The Oklahoma Eagle | On The Ground Reporting

The Oklahoma Eagle
The University of Maryland
The University of Wisconsin

The Oklahoma Eagle, in partnership with the University of Maryland Philip Merrill College of Journalism, the School of Journalism & Mass Communication
, University of Wisconsin-Madison, and the “On the Ground Reporting” project, collaboratively instructed participating journalism students through the process of publishing stories that focus on community groups in Tulsa, Oklahoma. The class was led by Maryland associate professor and Washington Post staff writer DeNeen Brown, an Oklahoma native, who teamed with Eagle editors M. David Goodwin and Gary Lee.


"It's Up To Us To Keep The Flame Burning"

JUNE 2021

They say everyone at Booker T. Washington High School knows the rule: Don’t step on the seal.

The giant, orange-and-black hornet emblem is sacred, said Maisha Cazenave, a 1996 graduate of the legendary high school in North Tulsa. Cazenave remembers the drill.

The seal occupies a prime spot in the middle of the school’s front entrance. Those who walked over it when Cazenave, 44, was a student there could end up in one of two places: in a trash can or on top of a vending machine — courtesy of the resident jocks. It was a matter of respect for a school with a legacy of success, she said.

“Everybody knows. You go to Booker T., you're gonna be destined for some form of greatness,” Cazenave said in an interview with the Oklahoma Eagle.

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Dreisen Heath, The Oklahoma Eagle

Dreisen Heath: Human Rights Watch Researcher & Advocate

JULY 2021

Heath's work involves advocating for racial justice issues while applying international human rights law.

In 2021, Heath submitted written testimony to congress titled “Exploring the Path to Reparative Justice in America.” One of her recent projects, “The Case for Reparations in Tulsa” focused on the conditions of inequality for residents of that community stemming from the 1921 Tulsa Race Massacre.

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918: Dennis Delemar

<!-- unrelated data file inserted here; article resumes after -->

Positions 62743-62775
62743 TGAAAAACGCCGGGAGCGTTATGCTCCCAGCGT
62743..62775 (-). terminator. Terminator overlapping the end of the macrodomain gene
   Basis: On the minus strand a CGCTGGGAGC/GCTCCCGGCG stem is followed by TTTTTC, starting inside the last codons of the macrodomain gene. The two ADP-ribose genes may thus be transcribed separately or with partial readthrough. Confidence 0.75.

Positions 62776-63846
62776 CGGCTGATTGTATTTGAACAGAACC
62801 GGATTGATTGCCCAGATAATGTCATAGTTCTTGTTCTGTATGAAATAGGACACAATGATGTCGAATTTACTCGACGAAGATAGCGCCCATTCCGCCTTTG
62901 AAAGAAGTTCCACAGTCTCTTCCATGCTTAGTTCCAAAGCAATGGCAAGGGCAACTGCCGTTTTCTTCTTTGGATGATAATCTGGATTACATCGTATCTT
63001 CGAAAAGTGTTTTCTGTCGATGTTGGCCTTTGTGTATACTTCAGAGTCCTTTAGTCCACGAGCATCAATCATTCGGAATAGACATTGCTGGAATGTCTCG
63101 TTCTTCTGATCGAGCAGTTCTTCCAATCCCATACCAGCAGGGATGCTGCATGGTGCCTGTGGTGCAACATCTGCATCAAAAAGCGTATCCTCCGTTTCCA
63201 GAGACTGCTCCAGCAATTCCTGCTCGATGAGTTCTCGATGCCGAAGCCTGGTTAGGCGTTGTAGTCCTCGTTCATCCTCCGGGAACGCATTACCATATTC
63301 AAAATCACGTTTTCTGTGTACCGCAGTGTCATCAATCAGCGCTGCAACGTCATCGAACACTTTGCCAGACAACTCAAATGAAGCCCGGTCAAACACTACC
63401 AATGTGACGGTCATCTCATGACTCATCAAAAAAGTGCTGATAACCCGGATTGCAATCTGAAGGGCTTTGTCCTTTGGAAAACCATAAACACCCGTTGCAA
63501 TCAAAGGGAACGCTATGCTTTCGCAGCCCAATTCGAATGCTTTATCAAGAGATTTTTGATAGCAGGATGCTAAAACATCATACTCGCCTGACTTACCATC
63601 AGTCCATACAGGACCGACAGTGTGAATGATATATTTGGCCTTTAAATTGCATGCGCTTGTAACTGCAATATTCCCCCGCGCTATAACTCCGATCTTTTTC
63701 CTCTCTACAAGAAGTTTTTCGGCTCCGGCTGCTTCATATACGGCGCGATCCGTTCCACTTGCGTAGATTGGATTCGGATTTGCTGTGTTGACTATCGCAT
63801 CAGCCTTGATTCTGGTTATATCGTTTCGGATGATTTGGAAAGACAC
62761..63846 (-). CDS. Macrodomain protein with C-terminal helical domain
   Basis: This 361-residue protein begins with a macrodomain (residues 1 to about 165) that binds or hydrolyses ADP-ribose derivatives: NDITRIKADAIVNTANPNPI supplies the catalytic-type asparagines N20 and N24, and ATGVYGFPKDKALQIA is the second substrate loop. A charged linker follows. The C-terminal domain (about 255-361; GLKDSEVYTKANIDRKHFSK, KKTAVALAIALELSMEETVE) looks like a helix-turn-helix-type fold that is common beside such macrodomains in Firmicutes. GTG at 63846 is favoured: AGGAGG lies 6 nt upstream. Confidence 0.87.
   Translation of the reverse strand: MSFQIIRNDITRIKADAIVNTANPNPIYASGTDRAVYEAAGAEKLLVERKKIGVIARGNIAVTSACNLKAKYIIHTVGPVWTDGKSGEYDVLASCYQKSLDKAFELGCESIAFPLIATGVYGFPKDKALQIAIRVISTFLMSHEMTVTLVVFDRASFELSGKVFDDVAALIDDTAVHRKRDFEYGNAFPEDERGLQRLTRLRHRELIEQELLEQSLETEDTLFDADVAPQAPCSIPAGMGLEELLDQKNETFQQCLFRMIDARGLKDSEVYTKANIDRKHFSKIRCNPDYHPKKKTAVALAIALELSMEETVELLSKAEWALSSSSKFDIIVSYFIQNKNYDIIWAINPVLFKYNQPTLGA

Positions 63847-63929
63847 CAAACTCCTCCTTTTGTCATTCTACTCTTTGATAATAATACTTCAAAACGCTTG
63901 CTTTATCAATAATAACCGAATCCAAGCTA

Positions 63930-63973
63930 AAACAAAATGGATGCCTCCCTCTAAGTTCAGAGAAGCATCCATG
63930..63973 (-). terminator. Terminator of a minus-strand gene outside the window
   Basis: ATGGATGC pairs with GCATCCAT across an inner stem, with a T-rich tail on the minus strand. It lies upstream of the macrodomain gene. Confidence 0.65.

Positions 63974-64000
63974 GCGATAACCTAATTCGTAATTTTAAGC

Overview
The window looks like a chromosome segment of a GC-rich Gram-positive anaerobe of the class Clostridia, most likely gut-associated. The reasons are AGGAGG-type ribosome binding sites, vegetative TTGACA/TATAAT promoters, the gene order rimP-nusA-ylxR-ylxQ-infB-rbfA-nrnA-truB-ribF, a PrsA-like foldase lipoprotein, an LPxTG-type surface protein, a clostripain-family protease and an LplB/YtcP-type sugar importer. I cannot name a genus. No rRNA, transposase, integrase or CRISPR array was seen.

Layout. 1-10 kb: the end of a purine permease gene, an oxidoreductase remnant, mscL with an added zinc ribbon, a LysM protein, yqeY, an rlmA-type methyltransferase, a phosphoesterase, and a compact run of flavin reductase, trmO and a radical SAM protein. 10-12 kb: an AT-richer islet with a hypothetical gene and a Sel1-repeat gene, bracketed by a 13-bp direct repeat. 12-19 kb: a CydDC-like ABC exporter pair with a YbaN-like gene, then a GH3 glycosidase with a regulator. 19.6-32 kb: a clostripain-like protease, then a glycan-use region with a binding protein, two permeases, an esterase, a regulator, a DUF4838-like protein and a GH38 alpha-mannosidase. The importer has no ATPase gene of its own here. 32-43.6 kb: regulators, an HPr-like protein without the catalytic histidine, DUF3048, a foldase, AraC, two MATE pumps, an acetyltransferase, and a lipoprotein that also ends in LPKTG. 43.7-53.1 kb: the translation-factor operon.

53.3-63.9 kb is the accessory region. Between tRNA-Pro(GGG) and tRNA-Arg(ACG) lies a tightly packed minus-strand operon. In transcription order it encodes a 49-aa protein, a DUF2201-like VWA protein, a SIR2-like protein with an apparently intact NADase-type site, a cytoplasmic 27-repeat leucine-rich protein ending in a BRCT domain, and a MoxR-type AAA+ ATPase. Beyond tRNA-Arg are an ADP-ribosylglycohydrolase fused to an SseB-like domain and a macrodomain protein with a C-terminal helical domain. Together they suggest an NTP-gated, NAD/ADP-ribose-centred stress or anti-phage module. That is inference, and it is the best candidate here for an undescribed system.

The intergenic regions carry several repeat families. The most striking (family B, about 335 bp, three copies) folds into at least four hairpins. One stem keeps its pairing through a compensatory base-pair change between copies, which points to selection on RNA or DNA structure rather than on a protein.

The Oklahoma Eagle is excited to publish a new edition of its 918 Series, a brief Q&A with Tulsans who share their passions and invest in our shared communities. As the title suggests, the series will feature the responses to a mix of nine entertaining and thoughtful questions and one highly personal/serious question, all within eight minutes. This week we feature a conversation between University of Maryland student journalist Dorvall Bedford and the Greenwood Film Festival’s Dennis Delemar.

Gender Queer, The 1619 Project, Queer A Graphic History, Gender QueerTulsa Public Schools, TPS, Tulsa Book Ban, Book Ban, Book Banning, School Book Bans, The Oklahoma Eagle, African American News, Black News

Longtime Tulsa educator pushes back against book bans

Across the nation, state legislatures are banning books about Black, Latino and LGBTQ history.

Critical Race Theory:  Why it still matters in Oklahoma

Gov. Kevin Stitt sat upright in his commanding, black chair as he began his address to the people of Oklahoma about a new bill – that was celebrated by a near majority of the state’s white lawmakers  and criticized by others as anti-racist – he had just signed into law. The red tie around his neck was nearly identical to the nation’s flag—red, a color often symbolic of strength and valor. 

Dreisen Heath, The Oklahoma Eagle

918: Dreisen Heath

Our 918 column this week features a conversation with writer and reporter Madison Wells-James and racial justice researcher and human rights advocate for the Human Rights Watch, Dreisen Heath.